In the beginning, ICOs used BTC as the fundraising medium, and participants had to send BTC to the project's address, and the project would manually return the altcoin. Speaking of altcoins, they were referred to as "coins." After Ethereum appeared, the fundraising medium became ETH, and participants only needed to send ETH to the ICO contract address, and the contract would automatically return the corresponding altcoin. At this time, altcoins were referred to as "tokens." From an investment perspective, this can be considered a paradigm shift from "centralized investment" to "decentralized investment," abbreviated as "DeInvest."
Entering 2019-2022, the infrastructure for DeFi began to emerge. For example, the on-chain exchange "Uniswap," on-chain lending protocols "AAVE" and "Compound," and on-chain stablecoin protocol "MakerDAO." Initially, all on-chain protocols were called "Open Finance." In 2018, Brendan Forster of Dharma Labs first proposed the term DeFi, which became popular worldwide.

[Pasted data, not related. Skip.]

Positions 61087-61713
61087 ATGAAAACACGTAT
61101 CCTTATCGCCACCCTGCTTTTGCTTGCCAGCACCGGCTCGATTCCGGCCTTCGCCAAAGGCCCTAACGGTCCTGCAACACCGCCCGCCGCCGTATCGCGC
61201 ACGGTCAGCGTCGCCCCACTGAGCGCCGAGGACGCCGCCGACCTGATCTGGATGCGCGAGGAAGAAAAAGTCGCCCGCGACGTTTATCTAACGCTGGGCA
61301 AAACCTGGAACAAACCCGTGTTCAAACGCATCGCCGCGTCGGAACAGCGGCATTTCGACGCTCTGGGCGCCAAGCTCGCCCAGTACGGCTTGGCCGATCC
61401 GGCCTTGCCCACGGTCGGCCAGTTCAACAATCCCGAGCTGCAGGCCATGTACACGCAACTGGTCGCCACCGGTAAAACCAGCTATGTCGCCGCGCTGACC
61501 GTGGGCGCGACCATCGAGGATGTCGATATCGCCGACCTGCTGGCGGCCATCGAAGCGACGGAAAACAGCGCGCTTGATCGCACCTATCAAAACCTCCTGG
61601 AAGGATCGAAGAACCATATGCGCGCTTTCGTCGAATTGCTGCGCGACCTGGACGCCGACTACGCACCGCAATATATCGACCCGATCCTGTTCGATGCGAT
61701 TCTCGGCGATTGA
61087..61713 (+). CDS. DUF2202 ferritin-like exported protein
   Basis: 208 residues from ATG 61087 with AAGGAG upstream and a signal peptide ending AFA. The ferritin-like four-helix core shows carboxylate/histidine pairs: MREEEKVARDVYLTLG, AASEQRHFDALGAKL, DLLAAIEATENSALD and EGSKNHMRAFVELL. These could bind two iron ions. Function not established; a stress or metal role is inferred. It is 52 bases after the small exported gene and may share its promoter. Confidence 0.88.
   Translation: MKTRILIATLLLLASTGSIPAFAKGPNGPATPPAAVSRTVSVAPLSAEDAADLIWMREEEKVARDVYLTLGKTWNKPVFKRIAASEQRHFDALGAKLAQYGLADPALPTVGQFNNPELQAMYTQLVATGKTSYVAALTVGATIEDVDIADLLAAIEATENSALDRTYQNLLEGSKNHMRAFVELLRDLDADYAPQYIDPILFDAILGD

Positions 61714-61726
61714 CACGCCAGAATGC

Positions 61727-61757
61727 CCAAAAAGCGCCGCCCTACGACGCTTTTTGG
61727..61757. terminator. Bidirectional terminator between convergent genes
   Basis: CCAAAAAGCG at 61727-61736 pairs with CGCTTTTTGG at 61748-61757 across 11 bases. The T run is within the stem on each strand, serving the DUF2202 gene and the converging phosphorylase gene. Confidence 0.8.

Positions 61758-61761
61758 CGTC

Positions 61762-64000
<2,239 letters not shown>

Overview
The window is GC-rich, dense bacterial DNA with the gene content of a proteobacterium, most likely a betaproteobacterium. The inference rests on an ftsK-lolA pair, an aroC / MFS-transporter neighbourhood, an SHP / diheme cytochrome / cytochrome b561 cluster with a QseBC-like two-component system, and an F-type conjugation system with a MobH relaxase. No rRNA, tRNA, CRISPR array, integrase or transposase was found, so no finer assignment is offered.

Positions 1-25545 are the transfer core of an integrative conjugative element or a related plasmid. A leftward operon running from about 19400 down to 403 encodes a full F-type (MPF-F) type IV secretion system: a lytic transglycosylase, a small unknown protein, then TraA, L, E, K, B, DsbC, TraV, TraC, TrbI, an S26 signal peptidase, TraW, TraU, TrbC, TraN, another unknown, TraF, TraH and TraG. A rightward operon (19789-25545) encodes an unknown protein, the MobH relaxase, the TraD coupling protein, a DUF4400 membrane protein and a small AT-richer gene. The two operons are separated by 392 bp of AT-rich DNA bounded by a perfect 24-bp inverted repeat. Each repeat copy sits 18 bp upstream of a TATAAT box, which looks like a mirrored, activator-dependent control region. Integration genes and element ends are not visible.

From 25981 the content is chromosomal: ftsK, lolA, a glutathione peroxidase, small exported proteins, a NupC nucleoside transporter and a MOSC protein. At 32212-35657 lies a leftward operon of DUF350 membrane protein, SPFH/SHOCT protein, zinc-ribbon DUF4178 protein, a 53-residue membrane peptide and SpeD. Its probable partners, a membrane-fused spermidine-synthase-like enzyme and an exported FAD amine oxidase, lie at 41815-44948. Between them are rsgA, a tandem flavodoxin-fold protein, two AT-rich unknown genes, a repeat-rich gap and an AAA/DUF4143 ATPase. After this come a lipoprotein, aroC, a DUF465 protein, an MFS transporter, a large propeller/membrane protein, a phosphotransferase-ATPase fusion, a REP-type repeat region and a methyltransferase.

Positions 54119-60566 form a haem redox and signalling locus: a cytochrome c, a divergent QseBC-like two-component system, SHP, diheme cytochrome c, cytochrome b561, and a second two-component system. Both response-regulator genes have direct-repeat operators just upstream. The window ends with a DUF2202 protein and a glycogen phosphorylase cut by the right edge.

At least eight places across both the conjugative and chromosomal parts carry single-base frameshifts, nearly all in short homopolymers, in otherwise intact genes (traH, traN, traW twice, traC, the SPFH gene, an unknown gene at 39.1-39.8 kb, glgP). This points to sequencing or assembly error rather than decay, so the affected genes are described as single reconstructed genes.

So, let's try to summarize DeFi. How is the financial industry combined with blockchain technology? Refer to the table below:
Looking at later DeFi projects, they all try to "write financial rules into smart contracts." So, the initial combination was only "issuing coins" or "tokenization," and later transitioned to "using smart contracts," and the narrative changed from "Open Finance" to "DeFi."
Now let's consider the combination of games and blockchain technology. Should we "tokenize" or use "smart contracts"? If it's "tokenization," should we use "fungible tokens" or "NFTs"? It should be noted that in the financial industry, currencies and securities are fungible, while game assets and characters are non-fungible. This is why NFTs are commonly seen in blockchain games but less so in DeFi.
Let's continue to review the history of blockchain games.
Going back to 2017-2020, why choose 2017 as the starting point? Because CryptoKitties was born in that year, and all cats were NFTs (they are also the inventors of NFTs), with breeding rules written into smart contracts. However, they did not issue coins. In the following years, 2020-2022, it was the heyday of GameFi, with many star projects such as Axie Infinity, Starsharks, Metamon, and StepN. These projects are characterized by the use of sophisticated multi-token systems and NFTs to represent game characters, but they do not use smart contracts. So they are still centralized games (CeGame).
Now it is 2023, still in the crypto winter, and it seems that 90% of GameFi projects have died. Is making a game just about "issuing coins"? What if we also write the game rules into smart contracts? That's when we discovered the fully on-chain game "Dark Forest." Following the DeFi approach, it might be called "DeGame."